Have you ever noticed that when you modify a page in SharePoint Designer (2007 or 2010) it adds a blue icon next to the document with the letter i in the middle? The icon next to the page means that the page has been customized. In this article, I will discuss the important concept of page customization and site definition in SharePoint and talk about the best practice for dealing with master pages for your SharePoint sites.
What are Site Definitions?
In SharePoint Designer we can customize the pages. For example, we can modify the default home page and put our logo and custom Web parts. However, sometimes if we really mess the page and don’t like the way it looks, we can reset to the site definition. A Site Definition is a bunch of files on the Web server that define a unique type of SharePoint site. When you create a new site it is based on a site definition. Let’s say you customize a page but then don’t like the way it looks. You can reset the page to the site definition, which will discard all the changes you made to the page put it back to the way it was originally defined in the site definition.
Reset to Site Definition
While working in SharePoint Designer, you may have noticed that sometimes when you reset a page to the site definition you lose all your changes, while other times you don’t lose anything at all. Here’s the explanation as to why this happens. You won’t lose any changes to the Web parts that reside in a Web part zone that exists on the site definition page. You will, however, lose all changes that you made to the Web parts that reside outside the site definition page. For example, let’s say you add a Content Editor Web Part (CEWP) to Zone 1 that was part of the site definition on your homepage. You add your logo and some text to the CEWP Web part. Then you create Zone 2 and add another Web part with some content. When you reset the page to site definition, you will not lose anything in Zone 1. Your text and logo will be intact. However, you will lose everything that you added to Zone 2, including the Web part and its content. That’s because Zone 2 was not part of the site definition but Zone 1 was.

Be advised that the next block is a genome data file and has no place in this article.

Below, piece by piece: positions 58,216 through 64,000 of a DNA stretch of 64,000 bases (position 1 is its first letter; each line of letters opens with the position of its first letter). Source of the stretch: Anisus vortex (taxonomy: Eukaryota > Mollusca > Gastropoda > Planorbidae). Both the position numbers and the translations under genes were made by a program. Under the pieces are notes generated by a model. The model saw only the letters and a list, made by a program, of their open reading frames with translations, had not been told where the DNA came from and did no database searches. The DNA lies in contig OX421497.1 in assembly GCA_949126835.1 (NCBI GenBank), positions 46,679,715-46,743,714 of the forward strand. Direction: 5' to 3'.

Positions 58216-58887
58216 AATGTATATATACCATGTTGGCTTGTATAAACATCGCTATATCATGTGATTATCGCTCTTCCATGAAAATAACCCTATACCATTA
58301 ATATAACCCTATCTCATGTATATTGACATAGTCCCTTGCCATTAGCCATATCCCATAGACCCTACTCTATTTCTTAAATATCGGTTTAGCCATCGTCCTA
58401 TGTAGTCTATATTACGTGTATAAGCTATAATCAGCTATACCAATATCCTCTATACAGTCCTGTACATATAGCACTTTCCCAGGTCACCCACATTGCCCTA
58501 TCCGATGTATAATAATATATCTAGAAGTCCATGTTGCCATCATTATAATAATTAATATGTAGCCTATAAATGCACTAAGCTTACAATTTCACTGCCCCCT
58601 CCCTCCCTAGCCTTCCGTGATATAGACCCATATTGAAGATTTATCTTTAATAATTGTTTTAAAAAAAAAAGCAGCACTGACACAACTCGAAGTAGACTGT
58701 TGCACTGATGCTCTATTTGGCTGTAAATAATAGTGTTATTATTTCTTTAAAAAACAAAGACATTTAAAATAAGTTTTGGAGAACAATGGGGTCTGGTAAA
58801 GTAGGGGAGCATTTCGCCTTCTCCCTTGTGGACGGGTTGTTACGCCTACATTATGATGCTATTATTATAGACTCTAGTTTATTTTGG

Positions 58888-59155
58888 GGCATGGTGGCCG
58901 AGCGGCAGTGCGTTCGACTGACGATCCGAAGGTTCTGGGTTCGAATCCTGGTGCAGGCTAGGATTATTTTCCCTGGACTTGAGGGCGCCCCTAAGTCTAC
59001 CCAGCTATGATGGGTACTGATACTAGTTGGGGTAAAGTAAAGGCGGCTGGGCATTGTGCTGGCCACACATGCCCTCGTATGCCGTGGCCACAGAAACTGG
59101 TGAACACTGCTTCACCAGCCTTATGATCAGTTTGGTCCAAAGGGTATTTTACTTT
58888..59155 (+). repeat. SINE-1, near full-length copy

NOTE: If you create a page from either a blank page or create it in another program and then import it into SharePoint Designer, that page cannot be reset to the site definition.
Resetting to Site Definition Isn’t Always Necessary
Here’s a tip. You don’t always have to reset the page to site definition to restore it to its original condition. Instead, you can use versioning. If you are working with pages that reside in a document library, you can use versioning to simply go back to the previous version. Because the Master Page Gallery is a document library and all the master pages reside in that library you can simply turn on versioning and instead of resetting the master page to the site definition, you can revert to the previous version.
As mentioned earlier, if a page is customized you will see a blue icon with letter i in the middle. This simply means that the page was customized.
As a best practice, I recommend that you don’t modify the original master page. Instead, create a copy of the master page, rename it, e.g. MyMaster, and make it the default page. You can even create a CSS style sheet and associate it to the custom master page that you have created. This might be a good topic to discuss at another time. If you are interested in that topic, you might want to subscribe to my blog’s RSS feed to get notified automatically.
Copyright © 2013 Zubair Alexander. All rights reserved.
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